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The following code puts a white box on the screen. If you run this on an iPad (you can adjust the pixels to run it on an iPhone, too), when you touch the box, it will scoot off the screen, and leave a trail of white-ish pixels along its bottom edge.

<!DOCTYPE HTML>
<html>
  <head>
    <meta http-equiv="content-type" content="text/html; charset=utf-8" />
    <meta name="viewport" content="width=device-height, user-scalable=no, maximum-scale=1, minimum-scale=1" />
    <title>Line Bug Demo</title>
    <style>
body {
  background: black;
}
.panel {
  background: white;
  position: absolute;
  z-index: 2;
  width: 1000px;
  height: 500px;
  top: 34px;
  left: 12px;
  -webkit-border-radius: 20px;
  -webkit-transition: left 0.333s ease-in-out;
}
.panel.hide {
  left: -1000px;
}
    </style>
  </head>
  <body>
    <div class="panel" onclick="this.setAttribute('class', 'panel hide')"></div>
  </body>
</html>

The key to getting the bug is using a border radius, and doing animation. If you just pop it off the screen, no trail. If there is no border radius, no trail.

Here are the work-arounds I've found so far:

.panel.hide { -webkit-border-radius: 0; }

Ugly, and not really practical for my application, because I'm animating the panel both in and out, and I really want the rounded corners when it is on screen.

Another:

.panel { -webkit-transform: translateZ(0); }

That puts the panel into the hardware pipeline, which does the compositing correctly. Although this works with this simple demo, using the hardware pipeline in my real web app causes out-of-memory errors. (Of the drastic, huge, immediate variety.)

Any other ideas of how I might get rid of this trail?

share|improve this question
3  
Have you tried -webkit-backface-visibility: hidden;? – alex Jun 7 '12 at 4:42
    
That's equivalent to using translateZ(0). It puts the images into the hardware pipeline, which solves the issue, but causes out-of-memory in my app. – Joshua Smith Jun 11 '12 at 11:54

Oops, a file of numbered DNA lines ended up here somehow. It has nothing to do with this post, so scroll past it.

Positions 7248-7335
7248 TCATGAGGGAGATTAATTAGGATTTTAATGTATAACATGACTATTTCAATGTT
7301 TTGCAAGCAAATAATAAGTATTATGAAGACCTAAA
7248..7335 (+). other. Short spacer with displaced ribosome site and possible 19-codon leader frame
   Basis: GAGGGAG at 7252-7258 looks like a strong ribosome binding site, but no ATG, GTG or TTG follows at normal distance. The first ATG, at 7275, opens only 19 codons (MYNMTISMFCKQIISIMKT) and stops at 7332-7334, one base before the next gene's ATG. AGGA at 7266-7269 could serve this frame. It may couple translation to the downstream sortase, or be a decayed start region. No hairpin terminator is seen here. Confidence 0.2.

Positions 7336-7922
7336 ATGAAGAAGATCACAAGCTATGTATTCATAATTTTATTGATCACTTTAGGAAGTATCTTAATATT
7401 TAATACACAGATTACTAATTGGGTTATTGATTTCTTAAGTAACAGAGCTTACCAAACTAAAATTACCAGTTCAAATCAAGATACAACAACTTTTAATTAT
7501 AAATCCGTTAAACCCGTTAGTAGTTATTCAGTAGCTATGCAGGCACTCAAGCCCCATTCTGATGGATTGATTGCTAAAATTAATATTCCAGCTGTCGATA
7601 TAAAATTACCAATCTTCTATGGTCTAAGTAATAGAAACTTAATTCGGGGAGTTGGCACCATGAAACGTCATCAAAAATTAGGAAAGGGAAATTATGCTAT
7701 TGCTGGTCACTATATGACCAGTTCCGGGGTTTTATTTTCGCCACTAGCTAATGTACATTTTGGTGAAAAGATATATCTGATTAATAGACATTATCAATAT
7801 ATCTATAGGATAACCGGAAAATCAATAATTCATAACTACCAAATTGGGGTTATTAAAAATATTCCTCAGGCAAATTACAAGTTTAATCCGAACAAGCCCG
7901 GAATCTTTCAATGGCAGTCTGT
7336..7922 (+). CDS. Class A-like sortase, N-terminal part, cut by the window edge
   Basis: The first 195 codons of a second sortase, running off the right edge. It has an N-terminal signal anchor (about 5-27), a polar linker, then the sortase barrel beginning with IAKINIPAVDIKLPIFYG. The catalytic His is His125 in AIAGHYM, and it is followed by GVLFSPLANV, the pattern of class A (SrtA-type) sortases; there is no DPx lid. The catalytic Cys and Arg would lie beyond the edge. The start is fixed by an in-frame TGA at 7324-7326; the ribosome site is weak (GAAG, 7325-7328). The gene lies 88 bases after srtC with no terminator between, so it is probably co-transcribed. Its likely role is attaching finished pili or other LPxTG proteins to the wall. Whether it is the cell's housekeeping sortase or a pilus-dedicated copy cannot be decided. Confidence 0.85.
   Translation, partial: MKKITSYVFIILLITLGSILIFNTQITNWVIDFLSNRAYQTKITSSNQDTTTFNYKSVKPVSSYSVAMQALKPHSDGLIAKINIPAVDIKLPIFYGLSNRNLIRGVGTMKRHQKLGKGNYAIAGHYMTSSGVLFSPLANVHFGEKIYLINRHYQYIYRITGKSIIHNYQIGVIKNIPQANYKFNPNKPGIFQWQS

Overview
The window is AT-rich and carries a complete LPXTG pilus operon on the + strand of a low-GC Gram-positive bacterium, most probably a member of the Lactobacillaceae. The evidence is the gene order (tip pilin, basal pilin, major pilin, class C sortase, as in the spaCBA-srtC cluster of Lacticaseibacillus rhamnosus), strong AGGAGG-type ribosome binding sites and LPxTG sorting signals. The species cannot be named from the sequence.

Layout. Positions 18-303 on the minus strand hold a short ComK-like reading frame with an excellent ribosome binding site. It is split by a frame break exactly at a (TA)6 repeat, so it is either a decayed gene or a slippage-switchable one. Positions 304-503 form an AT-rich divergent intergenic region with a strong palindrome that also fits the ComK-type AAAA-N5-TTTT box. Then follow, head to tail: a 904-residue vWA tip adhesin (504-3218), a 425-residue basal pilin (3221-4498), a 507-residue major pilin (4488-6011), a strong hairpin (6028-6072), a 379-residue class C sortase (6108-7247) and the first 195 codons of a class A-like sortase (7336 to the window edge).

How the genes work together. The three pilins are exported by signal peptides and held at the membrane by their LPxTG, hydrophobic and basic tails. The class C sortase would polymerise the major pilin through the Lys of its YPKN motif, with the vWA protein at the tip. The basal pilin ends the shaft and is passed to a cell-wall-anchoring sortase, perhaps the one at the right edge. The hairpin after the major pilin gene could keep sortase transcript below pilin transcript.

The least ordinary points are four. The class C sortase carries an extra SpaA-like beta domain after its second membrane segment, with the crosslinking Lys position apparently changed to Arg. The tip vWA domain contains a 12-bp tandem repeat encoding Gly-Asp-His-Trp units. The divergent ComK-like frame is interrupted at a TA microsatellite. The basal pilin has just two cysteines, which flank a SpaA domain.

2  
Of course it's a bug. It doesn't matter how you do the animation. – Joshua Smith Mar 14 '13 at 15:01
1  
This is kind-of an old question, but my answer here explains why. In short, Quartz anti-aliasing paints a faint row of semi-transparent pixels that lie outside the calculated height and width of the element, so they never get cleared on a repaint and build up every animation frame. I can suggest a simple fix that doesn't rely on hardware acceleration if you want? – Jordan Gray Jul 20 '13 at 16:02
1  
@jesmith Great! My idea, simply, is to force WebKit to repaint the extra pixels by increasing the calculated dimensions of the box by one pixel in every direction. Unfortunately I don't have an older iOS device to test on, so would you mind trying out a few suggestions for me? First suggestion: add box-shadow: 0 0 1px rgba(0,0,0,.05); to the .panel ruleset. The visual impact should be minimal, but it will force an extra row of pixels to be painted on every edge. (If that doesn't work, try increasing the alpha a touch.) – Jordan Gray Jul 23 '13 at 14:55
up vote 35 down vote accepted

The solution

box-shadow: 0 0 1px rgba(0, 0, 0, 0.05);

You can use the background colour of your box as the box-shadow colour if you feel this is too noticeable.

Alternatively, according to this answer on a similar issue in Chrome (thanks to Sebastian in the comments for the tip-off), you may want to try: